Add-on services, wellness programs and technology are just a few key aspects senior living professionals expect will earn their place as senior living mainstays in the following year and beyond.
Take computer labs and on-site car rentals, for example. They’re no longer “nice-to-haves,” but are quickly becoming necessities as senior residents expect technology and transportation to cater to their specific purposes.
To find out what will be essential in senior living design in 2014, we polled the judges panel from our 2013 Senior Housing News Architecture & Design Awards to get their expert take on what’s hot in the new year of senior living design.
Here’s what they had to say.
Shifts in consumer preferences will continue to drive changes in senior living environments in 2014, according to the judges from this year’s SHN Design Awards. Accommodating the demands of prospective residents will prove critical for providers to remain competitive.
“Companies must meet these demands in all areas in order to keep up in a market with mounting competition,” says Raquel Mercer, vice president of Robycross. “Whether that means adding a new level of care that the community didn’t previously offer or modernizing the look and feel to an updated palate, all communities can feel the pressure to make a change.”
Stepping away from cookie cutter unit layouts, placing greater emphasis on individual living spaces instead can also help senior living providers hone in on the changing expectations of future residents.
“One of the most important innovations has to be the inclusion of resident choice and input into their personal living spaces,” says Jeff Anderzhon, FAIA, Eppstein Uhen Architects. ”We are all individuals and want our living spaces to reflect individuality.”
2. On-site services and the assisted living rehab hotel.
In 2014, senior living providers will not only have to accommodate their residents’ expectations for more individualistic preferences and amenities, but they’ll also have to cater to this aging population’s growing care needs.
One of the single-most important senior living design innovations on the horizon in 2014 will be the “assisted living rehab hotel” that is connected to an outpatient rehab facility, says Dan Cinelli, managing principal at Perkins Eastmans.
This innovative design feature, he says, will be driven by healthcare reforms such as the Affordable Care Act and Accountable Care Organizations that aim to restrict short-term stays in nursing homes funded by Medicare, as well as the shrinkage of traditional assisted living use.
3. Technology: once a luxury, now a necessity.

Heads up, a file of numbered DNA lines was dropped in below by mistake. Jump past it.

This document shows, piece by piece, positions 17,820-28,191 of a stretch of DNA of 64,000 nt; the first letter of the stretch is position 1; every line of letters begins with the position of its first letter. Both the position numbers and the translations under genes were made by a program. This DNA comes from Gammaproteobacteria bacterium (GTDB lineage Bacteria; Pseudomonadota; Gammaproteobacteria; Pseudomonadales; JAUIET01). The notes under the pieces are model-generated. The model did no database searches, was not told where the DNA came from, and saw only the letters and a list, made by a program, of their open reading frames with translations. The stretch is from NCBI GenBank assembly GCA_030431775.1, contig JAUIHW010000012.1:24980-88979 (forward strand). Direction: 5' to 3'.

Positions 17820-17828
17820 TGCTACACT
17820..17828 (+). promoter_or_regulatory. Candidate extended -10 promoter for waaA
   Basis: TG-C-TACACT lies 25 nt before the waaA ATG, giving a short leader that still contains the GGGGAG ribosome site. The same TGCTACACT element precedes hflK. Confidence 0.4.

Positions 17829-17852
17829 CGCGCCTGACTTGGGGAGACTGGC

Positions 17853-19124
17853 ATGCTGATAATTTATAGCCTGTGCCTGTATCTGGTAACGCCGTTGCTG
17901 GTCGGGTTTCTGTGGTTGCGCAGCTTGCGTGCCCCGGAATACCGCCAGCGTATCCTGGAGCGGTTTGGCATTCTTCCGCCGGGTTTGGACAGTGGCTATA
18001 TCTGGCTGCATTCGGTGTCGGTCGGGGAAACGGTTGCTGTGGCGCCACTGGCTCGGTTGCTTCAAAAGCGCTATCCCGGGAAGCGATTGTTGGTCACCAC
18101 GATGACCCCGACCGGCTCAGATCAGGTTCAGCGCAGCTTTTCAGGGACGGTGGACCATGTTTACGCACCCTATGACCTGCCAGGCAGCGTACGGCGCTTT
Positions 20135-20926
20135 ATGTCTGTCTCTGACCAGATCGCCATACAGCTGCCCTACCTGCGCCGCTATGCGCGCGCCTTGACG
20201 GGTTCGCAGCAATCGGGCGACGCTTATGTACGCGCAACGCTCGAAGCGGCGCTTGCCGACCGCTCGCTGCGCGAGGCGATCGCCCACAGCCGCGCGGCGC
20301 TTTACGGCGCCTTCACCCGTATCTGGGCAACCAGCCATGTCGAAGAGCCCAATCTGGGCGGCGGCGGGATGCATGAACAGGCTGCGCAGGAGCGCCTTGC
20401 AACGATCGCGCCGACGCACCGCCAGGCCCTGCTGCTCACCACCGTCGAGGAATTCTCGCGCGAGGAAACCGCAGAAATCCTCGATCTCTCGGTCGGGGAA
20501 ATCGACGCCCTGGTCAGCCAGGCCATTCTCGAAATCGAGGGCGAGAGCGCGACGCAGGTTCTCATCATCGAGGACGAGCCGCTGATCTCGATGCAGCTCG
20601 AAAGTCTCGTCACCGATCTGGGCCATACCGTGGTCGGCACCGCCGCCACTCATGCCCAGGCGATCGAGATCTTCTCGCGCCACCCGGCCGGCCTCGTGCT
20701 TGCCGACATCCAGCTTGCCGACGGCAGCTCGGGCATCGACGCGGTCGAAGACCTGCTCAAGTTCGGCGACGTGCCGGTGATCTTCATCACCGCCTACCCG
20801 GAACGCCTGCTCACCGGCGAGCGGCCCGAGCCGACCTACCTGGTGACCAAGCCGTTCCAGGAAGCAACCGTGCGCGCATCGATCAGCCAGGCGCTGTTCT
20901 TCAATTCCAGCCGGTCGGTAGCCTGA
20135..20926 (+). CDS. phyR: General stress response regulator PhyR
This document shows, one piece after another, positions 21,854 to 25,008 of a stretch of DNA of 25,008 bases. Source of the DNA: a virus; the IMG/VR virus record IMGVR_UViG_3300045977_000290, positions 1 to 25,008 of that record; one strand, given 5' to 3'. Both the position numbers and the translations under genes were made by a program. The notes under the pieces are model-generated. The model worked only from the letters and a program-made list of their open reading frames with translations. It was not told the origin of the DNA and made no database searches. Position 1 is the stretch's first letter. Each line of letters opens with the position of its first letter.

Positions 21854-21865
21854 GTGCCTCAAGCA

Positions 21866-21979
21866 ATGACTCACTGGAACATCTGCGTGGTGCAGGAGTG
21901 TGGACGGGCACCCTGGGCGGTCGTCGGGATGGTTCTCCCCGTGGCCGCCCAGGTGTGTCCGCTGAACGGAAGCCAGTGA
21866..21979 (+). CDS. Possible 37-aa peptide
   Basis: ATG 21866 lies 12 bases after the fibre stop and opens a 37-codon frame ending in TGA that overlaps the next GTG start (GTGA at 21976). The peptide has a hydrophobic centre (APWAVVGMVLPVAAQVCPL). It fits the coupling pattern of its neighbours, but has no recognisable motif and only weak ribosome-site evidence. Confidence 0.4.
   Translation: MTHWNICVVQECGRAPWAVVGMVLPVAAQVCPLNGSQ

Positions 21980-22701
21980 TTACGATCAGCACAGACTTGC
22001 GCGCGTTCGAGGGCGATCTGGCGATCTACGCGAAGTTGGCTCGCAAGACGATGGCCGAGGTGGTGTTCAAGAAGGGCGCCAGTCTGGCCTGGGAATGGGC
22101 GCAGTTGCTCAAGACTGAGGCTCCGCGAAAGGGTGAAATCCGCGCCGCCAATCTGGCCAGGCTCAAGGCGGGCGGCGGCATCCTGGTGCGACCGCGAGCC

Architects agree that technology, what was once considered a luxury in senior living design, will become a necessity in 2014 and beyond. As more seniors are becoming “wired,” or “plugged-in,” to current technologies, communities that don’t include spaces that facilitate Internet connectivity run the risk of having a dated aesthetic.
“Technology will shape senior living design in 2014,” says David Dillard, principal at D2 Architecture.
This could mean the return of digital-centric spaces—formerly known as “internet cafes” and “computer training rooms”—into the common areas of independent living and assisted living communities.
“I believe we will see a more purposeful investment in making these small, but important spaces work for marketing purposes and “for real” as each wave of senior residents crosses the threshold more wired, and more ready to Skype, blog, Facebook, and email with friends and loved ones off campus,” Dillard says.
Technology that connects residents with their friends and family beyond the walls of their communities stands to have one of the biggest impacts in senior living today, says Elisabeth Borden, principal of The Highland Group.
‘These technologies expand the world of residents outside the walls of the buildings in ways that are often not possible physically,” Borden says.
Socially connected tech can also keep families more informed, she says, as well as foster greater resident engagement within their own communities by providing access to activities, menus, communications with staff and other residents, among other benefits.
4. Wellness centers
Wellness and community centers that challenge the mind, body and spiritual requirements of residents will also continue to be a top-minded priority for senior living design in 2014.
“There is arguably no other single issue in elderly congregate living which contributes to a rapid deterioration of health than loneliness and the feeling of isolation,” says Anderzhon of Eppstein Uhen Architects. “Community centers that provide choices of activities that bring people together and that challenge the physical, mental and spiritual capacities of those individuals also contribute to their overall health and happiness.”
5. Exterior services (think: “unparking”)
Certain design trends might not even lie within a community’s walls, but rather exterior amenities and services available for resident use, like car rental services for on-the-go seniors.
“Car rental by the hour for seniors, like Zip Car, can ‘unpark’ most CCRCs for cars that sit in the space and never move,” says Cinelli. “We can use that parking for other uses.”
Written by Jason Oliva